Zombies & Creative Destruction

Andrew Smithers
London, 13th July 2020

Low interest rates have allowed companies to survive which would otherwise have become bankrupt. This truth has fathered a popular fallacy* which claims that it has a damaging impact on productivity, because these weak survivors, termed zombies, do not invest and as their numbers rise this depresses the level of total investment. Statistics showing that the importance of these zombies has risen while business investment has fallen are assumed to be evidence which support the claim. This is, however, a fallacy arising from confusion over three issues: those between companies and their underlying businesses, between cause and correlation, and between the benefits of creative destruction under conditions of full employment and the damage arising from closing businesses in recessions.

Companies become bankrupt if their profits are insufficient to pay interest on their debts. If, however, the income from their sales is sufficient to cover the costs of the labour, materials and services necessary for their output, the bankruptcy of the company will not result in the business being shut down, as it will continue to operate after financial reconstruction. If profits are insufficient to cover the cost of depreciation then the value of the assets can be written down, equity swapped for debt, and the charge for depreciation reduced. The business will then continue provided that the capital value of its profits is greater than the breakup value of its assets. After reconstruction, companies may be entirely financed by equity, which creditors receive in exchange for the debts owed to them, or they may continue to be partly financed with debt. This will depend partly on the most advantageous arrangement for limiting the amount of tax payable. Most companies will have tax allowances based on the historic cost of their equipment, rather than its new written down value, and may also have tax losses that can be carried forward. The tax advantages of debt will then be small and leverage after reconstruction will usually be low.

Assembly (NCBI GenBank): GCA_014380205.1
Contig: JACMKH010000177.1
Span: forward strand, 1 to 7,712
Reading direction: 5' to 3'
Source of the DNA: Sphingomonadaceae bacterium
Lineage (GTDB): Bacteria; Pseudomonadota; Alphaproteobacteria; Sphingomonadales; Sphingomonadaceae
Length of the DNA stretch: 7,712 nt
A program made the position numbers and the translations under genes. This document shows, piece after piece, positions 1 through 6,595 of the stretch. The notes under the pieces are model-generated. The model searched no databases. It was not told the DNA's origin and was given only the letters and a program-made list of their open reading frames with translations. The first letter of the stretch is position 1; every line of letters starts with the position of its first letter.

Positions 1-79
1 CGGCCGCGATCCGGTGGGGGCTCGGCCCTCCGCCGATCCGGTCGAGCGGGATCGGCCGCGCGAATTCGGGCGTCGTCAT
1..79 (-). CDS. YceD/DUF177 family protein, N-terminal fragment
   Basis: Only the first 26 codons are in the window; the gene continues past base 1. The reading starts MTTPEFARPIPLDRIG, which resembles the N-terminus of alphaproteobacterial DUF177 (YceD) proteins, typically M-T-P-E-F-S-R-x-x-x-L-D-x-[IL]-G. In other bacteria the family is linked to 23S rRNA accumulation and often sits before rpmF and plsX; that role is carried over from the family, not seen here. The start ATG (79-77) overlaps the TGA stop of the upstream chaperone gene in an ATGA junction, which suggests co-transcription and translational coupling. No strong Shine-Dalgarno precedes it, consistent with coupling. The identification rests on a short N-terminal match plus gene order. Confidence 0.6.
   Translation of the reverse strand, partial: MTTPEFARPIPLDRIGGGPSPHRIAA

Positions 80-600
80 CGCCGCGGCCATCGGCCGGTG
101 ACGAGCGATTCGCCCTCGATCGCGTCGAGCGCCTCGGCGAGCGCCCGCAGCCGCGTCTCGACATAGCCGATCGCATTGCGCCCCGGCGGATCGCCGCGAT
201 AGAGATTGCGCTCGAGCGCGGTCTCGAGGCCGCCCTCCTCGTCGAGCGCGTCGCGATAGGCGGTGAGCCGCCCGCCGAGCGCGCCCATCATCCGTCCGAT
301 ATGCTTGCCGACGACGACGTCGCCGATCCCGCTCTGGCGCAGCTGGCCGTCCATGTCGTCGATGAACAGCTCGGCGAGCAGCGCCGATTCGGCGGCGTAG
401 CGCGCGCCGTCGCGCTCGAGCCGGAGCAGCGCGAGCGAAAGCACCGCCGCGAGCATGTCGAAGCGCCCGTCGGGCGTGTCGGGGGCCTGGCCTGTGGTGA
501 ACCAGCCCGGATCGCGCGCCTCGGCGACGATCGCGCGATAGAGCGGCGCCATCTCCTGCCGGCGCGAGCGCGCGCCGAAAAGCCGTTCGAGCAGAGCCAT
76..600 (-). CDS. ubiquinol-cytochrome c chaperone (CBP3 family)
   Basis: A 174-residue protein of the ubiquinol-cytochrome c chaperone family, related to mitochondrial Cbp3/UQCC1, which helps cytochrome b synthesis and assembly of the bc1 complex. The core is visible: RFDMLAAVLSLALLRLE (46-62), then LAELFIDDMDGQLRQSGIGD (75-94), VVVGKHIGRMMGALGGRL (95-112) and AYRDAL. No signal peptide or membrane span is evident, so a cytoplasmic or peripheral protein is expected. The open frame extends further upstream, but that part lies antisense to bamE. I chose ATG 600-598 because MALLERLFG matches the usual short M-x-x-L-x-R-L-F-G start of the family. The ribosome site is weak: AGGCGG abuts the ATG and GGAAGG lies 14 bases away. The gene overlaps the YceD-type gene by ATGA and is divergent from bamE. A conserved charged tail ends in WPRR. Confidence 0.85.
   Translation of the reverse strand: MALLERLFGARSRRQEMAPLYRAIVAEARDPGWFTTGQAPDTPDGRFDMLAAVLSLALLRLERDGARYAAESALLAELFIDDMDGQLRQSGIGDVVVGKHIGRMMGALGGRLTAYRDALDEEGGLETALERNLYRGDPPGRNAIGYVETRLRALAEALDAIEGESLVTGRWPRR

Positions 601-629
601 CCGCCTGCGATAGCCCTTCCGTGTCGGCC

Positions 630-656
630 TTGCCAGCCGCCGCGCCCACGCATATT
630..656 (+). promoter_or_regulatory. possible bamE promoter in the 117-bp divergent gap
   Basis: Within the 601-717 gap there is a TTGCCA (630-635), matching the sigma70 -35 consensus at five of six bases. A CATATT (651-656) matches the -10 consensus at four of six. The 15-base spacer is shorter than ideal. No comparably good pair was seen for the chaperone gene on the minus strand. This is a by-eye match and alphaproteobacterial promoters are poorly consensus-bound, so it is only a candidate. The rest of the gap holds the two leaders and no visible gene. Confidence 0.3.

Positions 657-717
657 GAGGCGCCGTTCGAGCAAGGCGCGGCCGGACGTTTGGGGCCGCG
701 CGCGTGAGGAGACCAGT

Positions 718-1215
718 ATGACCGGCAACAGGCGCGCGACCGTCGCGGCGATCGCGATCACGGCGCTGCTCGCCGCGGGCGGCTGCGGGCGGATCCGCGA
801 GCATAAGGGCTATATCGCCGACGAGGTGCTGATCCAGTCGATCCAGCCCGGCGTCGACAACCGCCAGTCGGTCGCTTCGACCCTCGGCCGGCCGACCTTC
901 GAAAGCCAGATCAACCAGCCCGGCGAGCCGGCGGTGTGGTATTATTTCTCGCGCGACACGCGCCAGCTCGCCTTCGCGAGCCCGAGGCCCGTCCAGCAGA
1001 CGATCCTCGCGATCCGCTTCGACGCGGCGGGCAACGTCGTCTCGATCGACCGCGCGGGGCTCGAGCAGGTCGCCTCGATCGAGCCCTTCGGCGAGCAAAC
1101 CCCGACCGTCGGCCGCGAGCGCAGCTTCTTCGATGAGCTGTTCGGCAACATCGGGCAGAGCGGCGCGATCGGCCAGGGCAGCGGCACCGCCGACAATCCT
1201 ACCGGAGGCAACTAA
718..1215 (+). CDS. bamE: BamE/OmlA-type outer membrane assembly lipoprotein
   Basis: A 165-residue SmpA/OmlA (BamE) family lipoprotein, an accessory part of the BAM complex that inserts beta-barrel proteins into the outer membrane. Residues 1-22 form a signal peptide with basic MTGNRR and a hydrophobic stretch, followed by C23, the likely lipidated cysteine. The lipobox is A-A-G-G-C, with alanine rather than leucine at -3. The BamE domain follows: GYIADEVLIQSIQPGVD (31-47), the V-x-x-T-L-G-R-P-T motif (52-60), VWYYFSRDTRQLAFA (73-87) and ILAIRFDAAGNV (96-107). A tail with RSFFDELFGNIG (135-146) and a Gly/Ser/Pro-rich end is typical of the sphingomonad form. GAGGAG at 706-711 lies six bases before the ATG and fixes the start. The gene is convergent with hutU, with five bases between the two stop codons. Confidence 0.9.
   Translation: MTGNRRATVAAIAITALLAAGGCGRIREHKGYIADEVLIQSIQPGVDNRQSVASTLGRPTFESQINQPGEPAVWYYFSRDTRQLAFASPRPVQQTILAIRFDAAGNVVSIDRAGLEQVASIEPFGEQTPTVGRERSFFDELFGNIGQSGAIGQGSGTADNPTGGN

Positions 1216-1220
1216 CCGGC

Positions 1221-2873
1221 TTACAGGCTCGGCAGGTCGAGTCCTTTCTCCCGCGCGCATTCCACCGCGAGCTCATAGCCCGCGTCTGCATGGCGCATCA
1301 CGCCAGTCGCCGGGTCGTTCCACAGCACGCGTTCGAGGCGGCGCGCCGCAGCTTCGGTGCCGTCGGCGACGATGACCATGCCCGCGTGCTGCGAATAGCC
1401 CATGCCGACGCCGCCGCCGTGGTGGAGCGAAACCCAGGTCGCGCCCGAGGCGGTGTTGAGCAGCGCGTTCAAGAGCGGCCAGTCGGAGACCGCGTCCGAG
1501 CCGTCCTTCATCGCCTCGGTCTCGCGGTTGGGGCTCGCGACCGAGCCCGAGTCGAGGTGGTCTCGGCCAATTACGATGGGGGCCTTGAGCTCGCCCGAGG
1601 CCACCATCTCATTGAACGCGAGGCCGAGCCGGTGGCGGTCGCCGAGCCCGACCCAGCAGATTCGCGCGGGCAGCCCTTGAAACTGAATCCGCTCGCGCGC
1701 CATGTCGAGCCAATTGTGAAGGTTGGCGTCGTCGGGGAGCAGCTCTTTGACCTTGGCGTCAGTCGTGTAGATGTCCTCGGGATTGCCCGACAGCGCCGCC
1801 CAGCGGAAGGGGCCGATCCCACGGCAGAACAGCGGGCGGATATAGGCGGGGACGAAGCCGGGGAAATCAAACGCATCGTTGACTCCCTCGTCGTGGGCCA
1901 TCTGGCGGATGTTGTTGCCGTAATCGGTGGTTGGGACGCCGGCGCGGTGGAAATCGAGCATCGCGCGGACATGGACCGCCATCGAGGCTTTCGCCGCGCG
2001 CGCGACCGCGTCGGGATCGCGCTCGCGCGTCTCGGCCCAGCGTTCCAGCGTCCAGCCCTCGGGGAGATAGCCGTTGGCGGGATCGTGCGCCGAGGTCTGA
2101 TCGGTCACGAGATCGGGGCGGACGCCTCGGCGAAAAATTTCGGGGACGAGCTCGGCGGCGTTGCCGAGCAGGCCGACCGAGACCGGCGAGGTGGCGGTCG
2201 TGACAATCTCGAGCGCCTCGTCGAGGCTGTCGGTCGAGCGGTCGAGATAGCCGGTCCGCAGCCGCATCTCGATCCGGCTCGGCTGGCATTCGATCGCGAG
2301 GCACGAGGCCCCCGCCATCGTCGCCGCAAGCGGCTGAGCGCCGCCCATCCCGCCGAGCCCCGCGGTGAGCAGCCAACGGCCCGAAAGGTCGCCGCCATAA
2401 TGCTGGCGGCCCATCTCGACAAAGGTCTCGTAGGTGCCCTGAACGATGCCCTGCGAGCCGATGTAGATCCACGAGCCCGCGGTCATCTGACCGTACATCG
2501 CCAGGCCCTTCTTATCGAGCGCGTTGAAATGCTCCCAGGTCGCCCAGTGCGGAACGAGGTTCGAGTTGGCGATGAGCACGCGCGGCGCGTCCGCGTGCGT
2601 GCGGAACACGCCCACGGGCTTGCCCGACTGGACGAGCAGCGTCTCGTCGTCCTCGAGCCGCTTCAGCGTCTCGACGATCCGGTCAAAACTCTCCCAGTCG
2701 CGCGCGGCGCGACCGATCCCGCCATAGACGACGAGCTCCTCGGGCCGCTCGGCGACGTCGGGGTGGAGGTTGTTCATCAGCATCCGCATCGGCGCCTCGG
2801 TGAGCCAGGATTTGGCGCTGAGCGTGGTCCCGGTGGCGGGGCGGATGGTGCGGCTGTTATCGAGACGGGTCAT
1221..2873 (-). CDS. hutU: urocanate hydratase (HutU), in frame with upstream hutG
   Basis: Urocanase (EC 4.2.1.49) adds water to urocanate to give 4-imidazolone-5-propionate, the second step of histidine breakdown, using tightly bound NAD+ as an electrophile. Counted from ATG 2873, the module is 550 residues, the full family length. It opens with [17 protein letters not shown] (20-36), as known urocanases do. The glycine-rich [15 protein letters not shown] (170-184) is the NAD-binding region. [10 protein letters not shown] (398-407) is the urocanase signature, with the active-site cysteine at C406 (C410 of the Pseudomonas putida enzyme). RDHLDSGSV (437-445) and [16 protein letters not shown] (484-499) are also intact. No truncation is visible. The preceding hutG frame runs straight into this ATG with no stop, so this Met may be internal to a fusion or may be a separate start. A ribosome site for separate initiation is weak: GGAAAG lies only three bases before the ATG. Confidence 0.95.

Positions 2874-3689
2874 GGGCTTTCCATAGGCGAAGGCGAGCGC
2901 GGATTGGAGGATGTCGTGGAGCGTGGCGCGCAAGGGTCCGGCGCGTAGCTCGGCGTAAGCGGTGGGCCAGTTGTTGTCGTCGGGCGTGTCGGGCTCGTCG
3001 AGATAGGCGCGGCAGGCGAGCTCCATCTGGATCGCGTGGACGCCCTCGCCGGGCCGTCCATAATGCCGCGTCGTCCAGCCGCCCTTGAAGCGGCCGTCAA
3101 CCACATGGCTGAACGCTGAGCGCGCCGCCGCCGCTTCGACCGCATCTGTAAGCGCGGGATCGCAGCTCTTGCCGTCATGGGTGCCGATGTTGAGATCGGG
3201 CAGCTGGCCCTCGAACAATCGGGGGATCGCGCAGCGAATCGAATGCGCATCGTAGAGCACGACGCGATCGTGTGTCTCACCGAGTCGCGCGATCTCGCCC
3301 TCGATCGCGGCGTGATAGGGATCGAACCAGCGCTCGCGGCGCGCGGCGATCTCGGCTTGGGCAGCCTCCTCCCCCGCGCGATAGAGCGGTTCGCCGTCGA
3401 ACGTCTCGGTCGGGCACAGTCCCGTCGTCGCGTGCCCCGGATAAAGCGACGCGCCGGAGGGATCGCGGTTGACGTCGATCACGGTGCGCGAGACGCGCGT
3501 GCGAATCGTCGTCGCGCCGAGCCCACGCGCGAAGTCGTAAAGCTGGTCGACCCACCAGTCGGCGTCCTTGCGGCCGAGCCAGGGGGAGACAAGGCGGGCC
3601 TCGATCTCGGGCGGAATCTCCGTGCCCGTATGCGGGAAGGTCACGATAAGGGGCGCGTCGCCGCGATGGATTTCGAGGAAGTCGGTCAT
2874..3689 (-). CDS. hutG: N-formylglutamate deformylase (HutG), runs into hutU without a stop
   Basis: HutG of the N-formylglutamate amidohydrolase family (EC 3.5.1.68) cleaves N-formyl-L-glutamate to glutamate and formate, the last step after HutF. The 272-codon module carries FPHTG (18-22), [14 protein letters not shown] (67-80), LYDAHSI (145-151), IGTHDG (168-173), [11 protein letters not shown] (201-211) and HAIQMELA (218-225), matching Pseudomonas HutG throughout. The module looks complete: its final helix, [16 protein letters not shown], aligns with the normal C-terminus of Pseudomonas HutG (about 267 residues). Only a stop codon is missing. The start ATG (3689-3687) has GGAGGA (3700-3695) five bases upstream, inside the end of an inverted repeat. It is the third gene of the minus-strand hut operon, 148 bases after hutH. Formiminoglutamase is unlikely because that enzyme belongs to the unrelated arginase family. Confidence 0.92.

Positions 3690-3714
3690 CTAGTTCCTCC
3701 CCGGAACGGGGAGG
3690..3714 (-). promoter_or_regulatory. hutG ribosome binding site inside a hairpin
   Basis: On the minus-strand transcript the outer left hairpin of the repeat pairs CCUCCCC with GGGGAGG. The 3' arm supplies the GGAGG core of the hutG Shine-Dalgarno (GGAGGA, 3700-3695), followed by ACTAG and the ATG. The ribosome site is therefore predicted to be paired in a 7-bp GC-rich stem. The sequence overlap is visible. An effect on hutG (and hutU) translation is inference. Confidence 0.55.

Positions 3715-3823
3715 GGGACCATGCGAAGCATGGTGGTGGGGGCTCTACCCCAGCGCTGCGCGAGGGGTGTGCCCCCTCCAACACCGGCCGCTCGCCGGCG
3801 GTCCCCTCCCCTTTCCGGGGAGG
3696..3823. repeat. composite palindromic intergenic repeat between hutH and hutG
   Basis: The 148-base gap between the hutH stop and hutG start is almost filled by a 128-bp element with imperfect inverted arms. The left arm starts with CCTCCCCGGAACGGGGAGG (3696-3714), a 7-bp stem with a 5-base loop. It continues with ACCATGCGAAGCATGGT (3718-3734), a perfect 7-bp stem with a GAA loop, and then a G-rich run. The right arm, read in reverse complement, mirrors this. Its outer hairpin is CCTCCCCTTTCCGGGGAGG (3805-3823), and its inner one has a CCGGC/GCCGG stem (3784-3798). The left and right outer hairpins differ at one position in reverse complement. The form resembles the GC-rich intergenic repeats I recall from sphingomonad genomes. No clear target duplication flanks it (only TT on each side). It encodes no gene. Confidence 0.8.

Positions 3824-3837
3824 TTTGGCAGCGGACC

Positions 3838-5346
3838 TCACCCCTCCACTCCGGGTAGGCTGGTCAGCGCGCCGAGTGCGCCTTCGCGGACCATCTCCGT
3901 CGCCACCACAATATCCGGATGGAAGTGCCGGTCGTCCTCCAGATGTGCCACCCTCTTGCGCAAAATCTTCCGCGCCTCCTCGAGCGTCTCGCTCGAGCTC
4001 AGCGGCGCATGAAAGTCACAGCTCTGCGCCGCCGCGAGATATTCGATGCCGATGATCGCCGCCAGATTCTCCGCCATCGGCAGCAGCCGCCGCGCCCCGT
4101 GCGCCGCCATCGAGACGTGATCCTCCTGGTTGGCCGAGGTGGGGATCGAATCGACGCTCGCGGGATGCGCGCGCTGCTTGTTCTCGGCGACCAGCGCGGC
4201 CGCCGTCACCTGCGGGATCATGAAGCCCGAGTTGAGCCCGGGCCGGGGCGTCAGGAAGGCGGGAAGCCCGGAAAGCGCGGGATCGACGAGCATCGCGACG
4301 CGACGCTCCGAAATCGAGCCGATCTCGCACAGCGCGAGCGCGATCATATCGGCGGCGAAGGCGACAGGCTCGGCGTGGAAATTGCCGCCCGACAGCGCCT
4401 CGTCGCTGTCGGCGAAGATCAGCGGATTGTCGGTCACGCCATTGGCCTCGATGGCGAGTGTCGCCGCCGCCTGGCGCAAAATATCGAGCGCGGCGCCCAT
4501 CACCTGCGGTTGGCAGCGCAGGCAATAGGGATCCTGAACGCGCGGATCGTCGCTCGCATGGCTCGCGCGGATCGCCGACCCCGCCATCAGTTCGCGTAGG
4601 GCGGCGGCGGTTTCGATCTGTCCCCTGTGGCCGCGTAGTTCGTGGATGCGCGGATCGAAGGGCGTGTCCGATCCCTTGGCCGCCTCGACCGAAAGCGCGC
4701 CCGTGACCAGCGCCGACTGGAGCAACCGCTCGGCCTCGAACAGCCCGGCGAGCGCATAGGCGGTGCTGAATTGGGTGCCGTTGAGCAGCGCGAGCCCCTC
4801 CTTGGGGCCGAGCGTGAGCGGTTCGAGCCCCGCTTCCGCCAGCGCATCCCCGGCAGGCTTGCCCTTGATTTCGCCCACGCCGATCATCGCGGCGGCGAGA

*See for example the leading article Reasons to fear the march of the zombie companies in the Financial Times of 25th June, 2020.

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Zombies & Creative Destruction [July 2020]